Yesterday I was heartbroken to learn that one of my favorite five year olds was not invited to a party because of her nut allergy. Apparently some parents thought it would be easier to exclude the kids with the food allergies instead of accommodating them. It's a pretty extreme and discriminatory example, but it reminds us that childhood food allergies are a pervasive issue, with an 18% increase from 1997 to 2007. How does this affect your party plans and play dates?
Our preschool is a nut-free facility, and in a class where one child has an egg allergy the parents decided that everyone would go egg-free for the year, both for safety and solidarity. At my son's birthday party I knew that we would have at least three guests who couldn't eat dairy and another with a nut allergy, so I made a point of having safe cupcakes for them. Their parents, who are accustomed to bringing their own treats for their kids, were pleasantly surprised. The kids were just happy to get a cupcake. While I don't think that it's the responsibility of the hosts, it seems like a nice and easy thing to do for kids who rarely get to have their cake and eat it too.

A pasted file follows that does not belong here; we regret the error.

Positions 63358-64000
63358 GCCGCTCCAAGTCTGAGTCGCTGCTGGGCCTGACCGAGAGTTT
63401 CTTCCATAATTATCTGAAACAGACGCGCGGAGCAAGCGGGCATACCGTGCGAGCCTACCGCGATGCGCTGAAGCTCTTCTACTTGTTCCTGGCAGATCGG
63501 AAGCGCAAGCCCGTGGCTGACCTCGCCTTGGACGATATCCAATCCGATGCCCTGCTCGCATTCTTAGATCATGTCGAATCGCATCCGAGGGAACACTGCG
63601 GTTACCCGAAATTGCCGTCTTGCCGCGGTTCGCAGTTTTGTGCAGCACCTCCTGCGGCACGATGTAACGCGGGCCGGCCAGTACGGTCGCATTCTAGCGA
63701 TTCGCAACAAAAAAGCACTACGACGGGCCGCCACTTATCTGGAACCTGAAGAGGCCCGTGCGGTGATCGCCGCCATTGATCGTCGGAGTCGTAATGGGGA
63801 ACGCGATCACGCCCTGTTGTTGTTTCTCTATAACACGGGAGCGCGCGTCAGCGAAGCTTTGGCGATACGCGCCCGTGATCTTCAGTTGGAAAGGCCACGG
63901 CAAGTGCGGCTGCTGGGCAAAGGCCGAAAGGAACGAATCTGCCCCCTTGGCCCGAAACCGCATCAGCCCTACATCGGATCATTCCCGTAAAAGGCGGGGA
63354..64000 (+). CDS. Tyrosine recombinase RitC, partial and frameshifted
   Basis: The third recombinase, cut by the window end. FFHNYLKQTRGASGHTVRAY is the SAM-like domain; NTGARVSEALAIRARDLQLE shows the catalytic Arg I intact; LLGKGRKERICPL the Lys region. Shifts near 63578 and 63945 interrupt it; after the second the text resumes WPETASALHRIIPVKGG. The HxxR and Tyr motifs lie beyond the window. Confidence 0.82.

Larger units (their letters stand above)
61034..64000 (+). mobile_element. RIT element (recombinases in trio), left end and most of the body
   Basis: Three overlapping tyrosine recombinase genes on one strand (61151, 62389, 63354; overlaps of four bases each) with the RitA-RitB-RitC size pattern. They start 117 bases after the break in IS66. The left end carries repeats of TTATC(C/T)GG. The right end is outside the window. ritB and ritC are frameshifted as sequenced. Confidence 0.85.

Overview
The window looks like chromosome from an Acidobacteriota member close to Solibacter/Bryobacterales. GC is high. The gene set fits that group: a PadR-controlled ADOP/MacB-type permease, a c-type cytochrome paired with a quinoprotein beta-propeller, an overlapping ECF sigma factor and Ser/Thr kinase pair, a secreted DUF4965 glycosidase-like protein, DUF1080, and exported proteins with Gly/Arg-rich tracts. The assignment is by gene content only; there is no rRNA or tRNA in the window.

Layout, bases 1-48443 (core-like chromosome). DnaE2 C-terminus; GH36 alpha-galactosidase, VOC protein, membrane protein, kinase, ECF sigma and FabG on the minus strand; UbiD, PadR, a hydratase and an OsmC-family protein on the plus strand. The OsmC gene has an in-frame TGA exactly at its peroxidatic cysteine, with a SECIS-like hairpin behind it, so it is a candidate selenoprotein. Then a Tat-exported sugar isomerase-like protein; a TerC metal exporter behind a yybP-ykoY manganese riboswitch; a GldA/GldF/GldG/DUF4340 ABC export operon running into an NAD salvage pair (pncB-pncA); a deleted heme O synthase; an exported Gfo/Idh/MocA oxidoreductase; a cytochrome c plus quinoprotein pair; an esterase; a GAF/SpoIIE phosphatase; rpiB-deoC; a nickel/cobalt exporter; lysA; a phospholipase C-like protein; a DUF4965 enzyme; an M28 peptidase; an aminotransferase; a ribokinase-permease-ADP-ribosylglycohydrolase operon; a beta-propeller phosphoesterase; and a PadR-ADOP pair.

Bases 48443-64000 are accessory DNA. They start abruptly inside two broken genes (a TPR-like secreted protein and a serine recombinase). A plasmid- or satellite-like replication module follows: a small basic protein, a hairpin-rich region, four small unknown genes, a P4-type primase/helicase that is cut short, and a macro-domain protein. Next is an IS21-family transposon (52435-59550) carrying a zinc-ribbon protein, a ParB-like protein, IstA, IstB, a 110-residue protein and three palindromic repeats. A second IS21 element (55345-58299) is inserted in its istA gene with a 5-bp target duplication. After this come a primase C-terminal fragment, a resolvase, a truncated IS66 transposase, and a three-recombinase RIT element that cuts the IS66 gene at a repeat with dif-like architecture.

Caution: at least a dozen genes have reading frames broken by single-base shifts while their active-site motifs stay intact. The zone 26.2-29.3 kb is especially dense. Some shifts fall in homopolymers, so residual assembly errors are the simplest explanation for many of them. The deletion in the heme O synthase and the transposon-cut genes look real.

Do you make special provisions at parties? Will you consider food allergies when handing out Halloween treats? If you want some ideas, check out Sure Food Living's list of allergen-free Halloween candy.
(Image by Flickr member Sugar Daze licensed for use under Creative Commons)